We caught up with Esther White, Director of Maths Australia to ask this important question. One of our customers in the #AskEsther section wanted to know what Place Value has to do with telling time, and why students particularly struggle with Place Value when learning this concept. Esther explains how to break down the concept of telling time and all it's pieces into simple, effective steps.
Here's what Esther said:
Use specific tools to teach telling time
It's much easier if you use specific tools to teach your kids how to tell the time. Although you can try and explain the time concept in an abstract way, it fails miserably. Most kids I know can't tell time accurately to save their lives, and it's a basic skill that's sorely lacking in our current society - even though analog clocks are everywhere!
The best way to teach time is in two segments - first, teaching the minutes and secondly, teaching the hours. This makes the concept much more understandable for kids. This is the most effective strategy to tackle this subject, making it easier for you as the parent to teach, and easier for your child to grasp.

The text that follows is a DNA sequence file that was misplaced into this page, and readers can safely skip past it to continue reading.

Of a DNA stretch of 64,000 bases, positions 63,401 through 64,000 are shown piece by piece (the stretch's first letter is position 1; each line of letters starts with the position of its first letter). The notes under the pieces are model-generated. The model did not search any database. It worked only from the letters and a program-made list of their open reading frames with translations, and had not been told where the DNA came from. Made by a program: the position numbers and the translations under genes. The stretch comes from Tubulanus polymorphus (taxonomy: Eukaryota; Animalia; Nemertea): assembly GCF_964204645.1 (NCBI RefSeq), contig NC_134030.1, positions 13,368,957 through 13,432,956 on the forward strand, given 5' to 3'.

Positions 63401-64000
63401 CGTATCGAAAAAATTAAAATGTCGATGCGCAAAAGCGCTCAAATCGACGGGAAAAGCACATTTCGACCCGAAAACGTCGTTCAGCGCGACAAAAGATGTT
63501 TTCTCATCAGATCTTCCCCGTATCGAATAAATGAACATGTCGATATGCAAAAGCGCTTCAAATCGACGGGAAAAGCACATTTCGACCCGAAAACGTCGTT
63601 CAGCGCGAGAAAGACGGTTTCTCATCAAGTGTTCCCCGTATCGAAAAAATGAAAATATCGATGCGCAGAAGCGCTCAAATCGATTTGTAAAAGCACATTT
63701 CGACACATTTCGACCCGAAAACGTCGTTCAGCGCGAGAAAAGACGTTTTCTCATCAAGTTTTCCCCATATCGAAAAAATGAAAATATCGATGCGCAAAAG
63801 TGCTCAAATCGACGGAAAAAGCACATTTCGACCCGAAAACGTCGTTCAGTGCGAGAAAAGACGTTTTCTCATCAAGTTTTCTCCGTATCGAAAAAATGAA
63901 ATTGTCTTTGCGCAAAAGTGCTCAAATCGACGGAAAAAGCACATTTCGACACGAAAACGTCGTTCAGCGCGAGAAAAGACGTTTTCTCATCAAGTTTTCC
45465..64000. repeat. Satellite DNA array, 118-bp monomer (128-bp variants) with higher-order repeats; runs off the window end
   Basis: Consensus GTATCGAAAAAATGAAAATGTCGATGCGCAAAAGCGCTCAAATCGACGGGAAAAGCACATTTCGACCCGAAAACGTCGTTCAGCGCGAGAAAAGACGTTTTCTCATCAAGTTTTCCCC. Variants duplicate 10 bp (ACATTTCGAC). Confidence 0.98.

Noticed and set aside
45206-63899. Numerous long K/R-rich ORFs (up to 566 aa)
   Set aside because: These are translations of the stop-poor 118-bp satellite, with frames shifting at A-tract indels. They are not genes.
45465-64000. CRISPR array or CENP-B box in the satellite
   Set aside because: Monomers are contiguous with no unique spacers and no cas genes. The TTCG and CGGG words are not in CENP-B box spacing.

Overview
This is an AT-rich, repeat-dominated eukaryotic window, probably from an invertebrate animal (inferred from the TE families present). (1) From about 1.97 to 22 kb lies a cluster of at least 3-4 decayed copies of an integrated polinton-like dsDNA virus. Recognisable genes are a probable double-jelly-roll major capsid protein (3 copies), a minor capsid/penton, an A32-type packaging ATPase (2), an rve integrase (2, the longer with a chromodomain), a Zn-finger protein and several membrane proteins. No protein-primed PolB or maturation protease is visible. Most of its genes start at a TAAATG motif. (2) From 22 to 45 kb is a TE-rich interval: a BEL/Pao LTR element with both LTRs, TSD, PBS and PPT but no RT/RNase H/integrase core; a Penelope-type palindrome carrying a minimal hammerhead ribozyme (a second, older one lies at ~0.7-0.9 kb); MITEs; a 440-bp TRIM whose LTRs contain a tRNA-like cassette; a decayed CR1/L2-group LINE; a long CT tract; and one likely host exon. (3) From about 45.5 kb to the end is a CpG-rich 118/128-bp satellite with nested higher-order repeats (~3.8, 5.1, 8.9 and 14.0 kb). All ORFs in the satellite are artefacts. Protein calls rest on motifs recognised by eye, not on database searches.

Teaching the Minutes
Have a look at the following clock that has been built using these hands-on manipulatives. If you know the Math-U-See blocks and their colours, you can easily identify the numbers being used to build the clock. The inner circle is built of 5 blocks, showing each section between the hours is 5 minutes.
Teaching the Hours
Now, examine the hour hands. Instead of just the numerals 1, 2, 3, 4 all the way around to 12, we show the hour hand using the blocks. This gives your child the tactile and also size contrast between each number. You can clearly see that the one hour is one unit, and the two hour is two units, and so on all the way to the twelve hour hand. Twelve is shown using 1 ten and 2 units, further reinforcing the proper concept of Place Value.